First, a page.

By not making the lines into full, complete sentences you can almost see the character of the poem standing, proclaiming his love; choosing his words carefully and really thinking through what he is saying and the entirety of it. While the speaker is proclaiming his love he is not concerned with small things like if he’s using sentence fragments or if his grammar is correct; His only care is his message he is trying to get across. The way he structures lines in his poems is almost child-like in the sense that his creativity has not been dismorphed or diluted by social norms. For every profession there are norms and that includes poetry. The norm for poetry is not to have such odd structure; it’s to have in essence every line a complete thought and a comma at the end of each line. Cummings breaks through this and does not allow “regulation poetry” to be his norm. Very few topics of his poems are innocent but there is innocence in the ways in which they are written because of his structure. Cummings truly uses this avenue of structure to his advantage by giving the reader so much more than the ordinary.
Another way E.E. Cummings uses form is by using punctuation and spacing. He does this in a variety of ways that are very imaginative. This also create a new experience fore the reader. The way punctuation is used in “!blac” is particularly important because instead of serving a real practical purpose it serves as a visual interest.
The words and the concept of this poem are really very simple and without the way it is structured and the punctuation usage in it, it would create a feeling of calm. Without his influence of structure the poem would merely be, “Black against white sky”. There is a world of difference between that and the poem “!blac” that he wrote. By using structure creatively and using odd punctuation marks in places that they most certainly don’t belong in a grammatical sense it creates more of a feeling of disruption and chaos. The poem is given an opposite meaning without even changing a single word choice. If you were to fully analyze this poem without all of this added into it by Cummings it would be the absolute antithesis of what he has made it to be: interesting with a hit of mild chaos. “!blac” is the perfect example of how punctuation can take something so far. “Cummings never placed capitals or punctuation marks at random—there was always some point behind the deviancy” (Landles).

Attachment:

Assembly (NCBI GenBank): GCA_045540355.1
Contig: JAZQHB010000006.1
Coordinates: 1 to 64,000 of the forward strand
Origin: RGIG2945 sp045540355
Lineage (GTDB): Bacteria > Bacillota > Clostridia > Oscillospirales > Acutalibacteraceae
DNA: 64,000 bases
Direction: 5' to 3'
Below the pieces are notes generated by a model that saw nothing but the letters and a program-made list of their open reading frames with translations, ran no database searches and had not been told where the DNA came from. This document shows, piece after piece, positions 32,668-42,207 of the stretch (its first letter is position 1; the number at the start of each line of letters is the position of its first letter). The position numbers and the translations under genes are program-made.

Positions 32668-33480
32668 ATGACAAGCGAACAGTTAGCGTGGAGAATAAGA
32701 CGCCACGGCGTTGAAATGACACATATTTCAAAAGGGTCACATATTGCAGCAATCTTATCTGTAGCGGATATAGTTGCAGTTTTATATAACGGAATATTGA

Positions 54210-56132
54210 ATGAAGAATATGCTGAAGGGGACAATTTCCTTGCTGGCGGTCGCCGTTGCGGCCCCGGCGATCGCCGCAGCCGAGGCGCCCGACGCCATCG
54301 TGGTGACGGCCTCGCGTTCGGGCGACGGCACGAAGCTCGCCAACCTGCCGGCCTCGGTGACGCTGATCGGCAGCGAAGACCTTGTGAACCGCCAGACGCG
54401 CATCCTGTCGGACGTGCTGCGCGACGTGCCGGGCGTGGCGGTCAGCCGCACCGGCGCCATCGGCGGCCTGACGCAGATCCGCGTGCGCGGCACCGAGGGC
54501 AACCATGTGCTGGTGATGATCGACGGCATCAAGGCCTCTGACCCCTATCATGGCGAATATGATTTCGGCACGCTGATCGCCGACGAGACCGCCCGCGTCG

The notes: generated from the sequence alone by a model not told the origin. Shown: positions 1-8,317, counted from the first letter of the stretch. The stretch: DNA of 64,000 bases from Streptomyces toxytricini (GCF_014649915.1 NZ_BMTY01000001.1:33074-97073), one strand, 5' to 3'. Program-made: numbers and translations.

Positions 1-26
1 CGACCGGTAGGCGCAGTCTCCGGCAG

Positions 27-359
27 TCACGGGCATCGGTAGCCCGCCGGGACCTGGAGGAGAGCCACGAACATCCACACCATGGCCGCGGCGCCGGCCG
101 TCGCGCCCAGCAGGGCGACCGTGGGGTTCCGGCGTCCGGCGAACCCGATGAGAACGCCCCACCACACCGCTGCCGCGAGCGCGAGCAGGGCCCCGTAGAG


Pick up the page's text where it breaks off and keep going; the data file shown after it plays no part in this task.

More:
In "you said is" he uses capitalization to make a statement. He only capitalizes the words that he really wants to emphasize and have an impact on the meaning of the poem. He capitalizes the words “Looking” and “Nothing”, which are the base words of the poem. He doesn’t even capitalize the word “I” because although in grammatical terms, it is considered to be incorrect, there can be more thought put into it. Why capitalize the word “I”? It is not an important word to the poem; it therefore need not be emphasized. “Looking” and “Nothing” do need to be deemed emphasis. “Buffalo Bill” shows another use of form through the spacing of the letters and words, “and break onetwothreefourfive pigeons justlikethat”. Spacing is used in an amazing way here. Your mind reads the words and lines of this poem slowly until it gets to the part where the words are crammed together with no spacing. When you think about what the poem is talking about it makes sense that you should read that part quicker than the rest of it because it’s describing something that is happening very quickly. Before I read this poem I had never thought like this but while I was reading the poem I caught to it immediately. Your mind speeds the words up without even making a conscious decision to do so. "Using the white space within or between lines, Cummings is able to regulate the poem's tempo" (Landles). The overall length of the poem is another way that Cummings uses form in a unique way.
“You Said Is”